Abuja, Dec. 1, 2023: The President of the ECOWAS Commission, Dr Omar Touray, on Thursday said debt, currency depreciation, inflation and other indices have slowed down the economies of countries in the sub region.
This was contained in the 2023 Annual State of the Community Report he presented to the ECOWAS Parliament in Abuja.
Touray said even though some member states have posted impressive economic growth, inflation, deteriorating fiscal balance and mounting public debts have continued to erode the welfare and standard of living of citizens.
“The period under review was characterised by the continuation of geo-political conflicts, persistent inflationary pressures, high and rising public debts as well as tightening of monetary policies in most regions.
“In this context, the global economic output growth is expected a slowdown to 3.0 per cent in 2023, compared to 3.5 per cent in 2022.
“However, global inflation is expected to moderate at 6.9 per cent in 2023, compared to 8.7 per cent in 2022 due to the fall in the international prices for commodities, and the easing of supply bottlenecks especially in the second half of the year.
“The performance of the ECOWAS economies in 2023 mimicked that of the global economy due to the strong linages, especially by trade, investment and financial services.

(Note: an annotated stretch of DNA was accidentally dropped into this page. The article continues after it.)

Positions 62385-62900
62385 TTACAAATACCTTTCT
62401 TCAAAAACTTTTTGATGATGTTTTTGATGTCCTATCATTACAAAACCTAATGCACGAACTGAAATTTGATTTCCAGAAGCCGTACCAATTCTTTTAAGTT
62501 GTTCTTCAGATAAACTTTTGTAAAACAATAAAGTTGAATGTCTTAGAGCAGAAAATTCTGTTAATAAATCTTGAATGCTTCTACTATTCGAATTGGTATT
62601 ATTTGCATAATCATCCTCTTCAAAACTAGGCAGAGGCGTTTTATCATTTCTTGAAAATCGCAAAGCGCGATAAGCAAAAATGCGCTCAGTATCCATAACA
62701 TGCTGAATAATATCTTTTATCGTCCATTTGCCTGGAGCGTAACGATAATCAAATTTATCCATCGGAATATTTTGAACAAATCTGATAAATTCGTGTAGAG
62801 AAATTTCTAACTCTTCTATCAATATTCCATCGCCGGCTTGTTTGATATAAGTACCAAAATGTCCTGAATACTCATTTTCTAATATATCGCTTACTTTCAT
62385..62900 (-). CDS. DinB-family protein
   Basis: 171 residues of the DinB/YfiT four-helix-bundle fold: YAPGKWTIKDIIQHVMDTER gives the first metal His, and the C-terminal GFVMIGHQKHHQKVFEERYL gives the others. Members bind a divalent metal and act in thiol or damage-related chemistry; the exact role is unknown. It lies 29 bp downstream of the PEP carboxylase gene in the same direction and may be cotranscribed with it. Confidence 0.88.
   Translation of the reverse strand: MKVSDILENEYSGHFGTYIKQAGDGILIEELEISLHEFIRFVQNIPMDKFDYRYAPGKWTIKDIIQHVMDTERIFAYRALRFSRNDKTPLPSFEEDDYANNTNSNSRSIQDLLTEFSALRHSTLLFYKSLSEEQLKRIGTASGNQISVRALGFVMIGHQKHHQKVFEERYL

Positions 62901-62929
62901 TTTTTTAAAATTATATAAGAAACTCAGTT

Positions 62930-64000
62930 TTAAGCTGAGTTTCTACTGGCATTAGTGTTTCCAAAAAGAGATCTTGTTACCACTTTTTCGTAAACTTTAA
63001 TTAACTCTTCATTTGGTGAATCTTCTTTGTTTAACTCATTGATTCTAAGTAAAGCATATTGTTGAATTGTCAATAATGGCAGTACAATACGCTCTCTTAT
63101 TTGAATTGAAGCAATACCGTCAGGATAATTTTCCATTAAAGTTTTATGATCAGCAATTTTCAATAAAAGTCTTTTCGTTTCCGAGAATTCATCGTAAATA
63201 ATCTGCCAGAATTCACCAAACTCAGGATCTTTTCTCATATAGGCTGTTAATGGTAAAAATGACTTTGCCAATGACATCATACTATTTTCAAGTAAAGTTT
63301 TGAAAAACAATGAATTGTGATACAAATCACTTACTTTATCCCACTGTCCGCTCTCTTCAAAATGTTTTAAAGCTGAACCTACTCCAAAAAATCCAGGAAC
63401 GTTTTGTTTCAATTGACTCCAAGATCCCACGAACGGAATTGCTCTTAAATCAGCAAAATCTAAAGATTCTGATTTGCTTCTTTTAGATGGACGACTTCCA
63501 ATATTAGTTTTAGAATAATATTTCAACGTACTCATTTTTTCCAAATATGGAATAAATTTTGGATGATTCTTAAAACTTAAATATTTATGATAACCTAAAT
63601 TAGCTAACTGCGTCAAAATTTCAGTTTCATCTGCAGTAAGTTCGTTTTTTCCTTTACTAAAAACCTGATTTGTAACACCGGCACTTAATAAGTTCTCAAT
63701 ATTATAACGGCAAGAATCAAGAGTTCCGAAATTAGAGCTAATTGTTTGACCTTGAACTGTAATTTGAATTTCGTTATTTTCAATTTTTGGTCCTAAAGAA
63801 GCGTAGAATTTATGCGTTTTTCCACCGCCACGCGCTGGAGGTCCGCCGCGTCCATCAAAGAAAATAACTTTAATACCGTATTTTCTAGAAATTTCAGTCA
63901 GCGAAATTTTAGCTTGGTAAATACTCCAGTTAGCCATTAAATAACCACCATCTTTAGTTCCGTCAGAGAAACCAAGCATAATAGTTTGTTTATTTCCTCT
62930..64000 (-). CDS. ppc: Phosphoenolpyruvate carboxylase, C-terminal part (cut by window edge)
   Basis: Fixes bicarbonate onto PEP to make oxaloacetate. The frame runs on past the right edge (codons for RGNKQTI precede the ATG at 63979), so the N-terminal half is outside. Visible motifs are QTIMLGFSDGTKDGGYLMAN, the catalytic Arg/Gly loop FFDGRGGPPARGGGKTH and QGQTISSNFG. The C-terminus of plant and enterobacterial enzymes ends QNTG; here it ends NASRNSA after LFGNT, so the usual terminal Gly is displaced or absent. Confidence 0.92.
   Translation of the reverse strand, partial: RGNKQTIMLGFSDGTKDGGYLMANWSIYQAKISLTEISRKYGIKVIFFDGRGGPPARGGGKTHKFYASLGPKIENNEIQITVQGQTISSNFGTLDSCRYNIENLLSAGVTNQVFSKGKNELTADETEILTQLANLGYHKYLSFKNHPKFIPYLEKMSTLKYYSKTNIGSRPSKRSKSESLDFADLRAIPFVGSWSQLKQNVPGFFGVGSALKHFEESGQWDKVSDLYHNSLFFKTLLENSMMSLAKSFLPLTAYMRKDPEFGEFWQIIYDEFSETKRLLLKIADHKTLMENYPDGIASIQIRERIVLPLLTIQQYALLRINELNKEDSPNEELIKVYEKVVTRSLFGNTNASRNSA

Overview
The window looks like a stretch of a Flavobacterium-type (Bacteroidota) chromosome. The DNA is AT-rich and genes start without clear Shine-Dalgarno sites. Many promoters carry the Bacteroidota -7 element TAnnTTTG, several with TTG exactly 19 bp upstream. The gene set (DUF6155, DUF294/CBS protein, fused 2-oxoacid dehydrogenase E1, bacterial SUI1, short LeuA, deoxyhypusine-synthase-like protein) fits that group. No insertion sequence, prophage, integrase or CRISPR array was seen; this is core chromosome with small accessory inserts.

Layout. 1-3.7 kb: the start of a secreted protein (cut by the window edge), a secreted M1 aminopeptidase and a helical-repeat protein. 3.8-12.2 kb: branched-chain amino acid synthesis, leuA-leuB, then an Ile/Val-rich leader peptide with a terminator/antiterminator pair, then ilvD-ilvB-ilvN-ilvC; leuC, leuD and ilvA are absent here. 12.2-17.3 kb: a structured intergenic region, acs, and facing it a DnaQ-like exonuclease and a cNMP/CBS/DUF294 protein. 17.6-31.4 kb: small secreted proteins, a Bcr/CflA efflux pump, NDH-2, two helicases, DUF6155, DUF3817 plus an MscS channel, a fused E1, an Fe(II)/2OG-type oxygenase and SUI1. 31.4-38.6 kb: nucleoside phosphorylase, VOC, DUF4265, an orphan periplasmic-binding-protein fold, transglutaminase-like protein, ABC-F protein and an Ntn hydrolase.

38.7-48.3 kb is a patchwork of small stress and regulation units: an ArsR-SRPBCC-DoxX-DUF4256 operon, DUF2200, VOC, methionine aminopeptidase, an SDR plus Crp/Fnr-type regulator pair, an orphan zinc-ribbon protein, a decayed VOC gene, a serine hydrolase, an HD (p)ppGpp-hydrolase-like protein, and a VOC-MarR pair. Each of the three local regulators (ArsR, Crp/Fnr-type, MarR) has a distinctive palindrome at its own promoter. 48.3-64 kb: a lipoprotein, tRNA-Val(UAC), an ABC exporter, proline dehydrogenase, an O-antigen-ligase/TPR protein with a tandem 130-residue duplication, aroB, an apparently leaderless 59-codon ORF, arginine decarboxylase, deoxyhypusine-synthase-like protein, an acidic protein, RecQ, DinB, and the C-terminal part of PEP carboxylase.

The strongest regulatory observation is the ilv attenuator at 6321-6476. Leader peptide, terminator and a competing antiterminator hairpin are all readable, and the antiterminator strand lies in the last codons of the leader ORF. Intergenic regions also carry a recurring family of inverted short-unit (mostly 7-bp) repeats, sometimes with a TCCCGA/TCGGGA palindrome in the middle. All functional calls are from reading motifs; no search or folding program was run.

“Thus, their growth rate slowed to 3.7 per cent in 2023, compared to 3.9 per cent in 2022.”
Touray said this was accentuated by inflation and debt.
“The annual average inflation is expected to peak at 20.0, compared to 17.3 per cent in 2022 due mainly to imports and depreciation of national currencies.
“The public debt deteriorated further to 48.8 per cent of Gross Domestic Product (GDP), compared to 36.8 per cent of GDP in 2022,’’ the ECOWAS commission president added.
Touray, however, said the region’s budget deficit was expected to moderate slightly to 5.2 per cent of GDP, compared to 5.4 per cent of GDP in 2022.
He attributed this to increase in revenue administration and expense control.
The News Agency of Nigeria (NAN) reports that other areas covered by the report include the political stability of the region, peace and security.
It also looked at the political transitions in the three member states affected by coup d’etat, namely: Mali, Guinea, and Burkina Faso, the coup in Niger Republic, terrorism in the Sahel and elections.
Other areas looked at are the free movement of persons and goods, consolidation of the ECOWAS Customs Union, promotion of common market and private sector development, and the ECOWAS Monetary Union, among others.
After the presentation of the report, the Speaker of the ECOWAS Parliament, Mr Sidie Tunis said details of the report would be discussed at plenary.
The appraisal of the report is an important exercise in the Community’s agenda, and the parliamentarians are expected to review the past year and forecast for the year ahead.
This is to take stock of the Community’s political, economic, and social situation, reaffirm its objectives, and set out some broad guidelines for the coming months.
The presentation of the report would enable the ECOWAS Parliament to have a wholesome appreciation of the level of implementation of the Community’s programmes and the challenges encountered.